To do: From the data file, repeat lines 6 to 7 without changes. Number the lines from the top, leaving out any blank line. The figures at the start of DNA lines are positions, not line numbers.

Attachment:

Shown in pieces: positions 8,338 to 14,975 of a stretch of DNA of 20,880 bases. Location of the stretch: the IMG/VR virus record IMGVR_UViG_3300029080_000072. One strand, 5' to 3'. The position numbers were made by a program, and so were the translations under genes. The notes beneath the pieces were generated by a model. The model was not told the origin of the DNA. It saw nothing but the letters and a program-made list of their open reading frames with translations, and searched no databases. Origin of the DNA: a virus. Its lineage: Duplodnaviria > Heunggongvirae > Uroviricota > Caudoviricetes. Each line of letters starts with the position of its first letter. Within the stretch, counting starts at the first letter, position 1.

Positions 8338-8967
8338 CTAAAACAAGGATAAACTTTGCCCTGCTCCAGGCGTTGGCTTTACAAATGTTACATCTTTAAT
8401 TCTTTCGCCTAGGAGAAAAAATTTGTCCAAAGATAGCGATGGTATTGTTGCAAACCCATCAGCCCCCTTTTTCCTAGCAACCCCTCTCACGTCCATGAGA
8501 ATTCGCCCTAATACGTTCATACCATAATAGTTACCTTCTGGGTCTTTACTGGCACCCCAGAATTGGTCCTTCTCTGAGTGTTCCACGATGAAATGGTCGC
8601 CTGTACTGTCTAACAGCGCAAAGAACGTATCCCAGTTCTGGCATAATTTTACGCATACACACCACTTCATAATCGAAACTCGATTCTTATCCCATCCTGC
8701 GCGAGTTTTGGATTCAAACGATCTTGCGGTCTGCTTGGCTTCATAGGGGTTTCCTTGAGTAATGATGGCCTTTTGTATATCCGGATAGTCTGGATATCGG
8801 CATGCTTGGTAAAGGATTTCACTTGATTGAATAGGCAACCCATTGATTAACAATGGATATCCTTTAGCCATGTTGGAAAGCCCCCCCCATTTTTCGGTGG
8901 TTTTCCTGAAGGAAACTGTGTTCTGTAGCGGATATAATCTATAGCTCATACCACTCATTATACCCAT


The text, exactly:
8601 CTGTACTGTCTAACAGCGCAAAGAACGTATCCCAGTTCTGGCATAATTTTACGCATACACACCACTTCATAATCGAAACTCGATTCTTATCCCATCCTGC
8701 GCGAGTTTTGGATTCAAACGATCTTGCGGTCTGCTTGGCTTCATAGGGGTTTCCTTGAGTAATGATGGCCTTTTGTATATCCGGATAGTCTGGATATCGG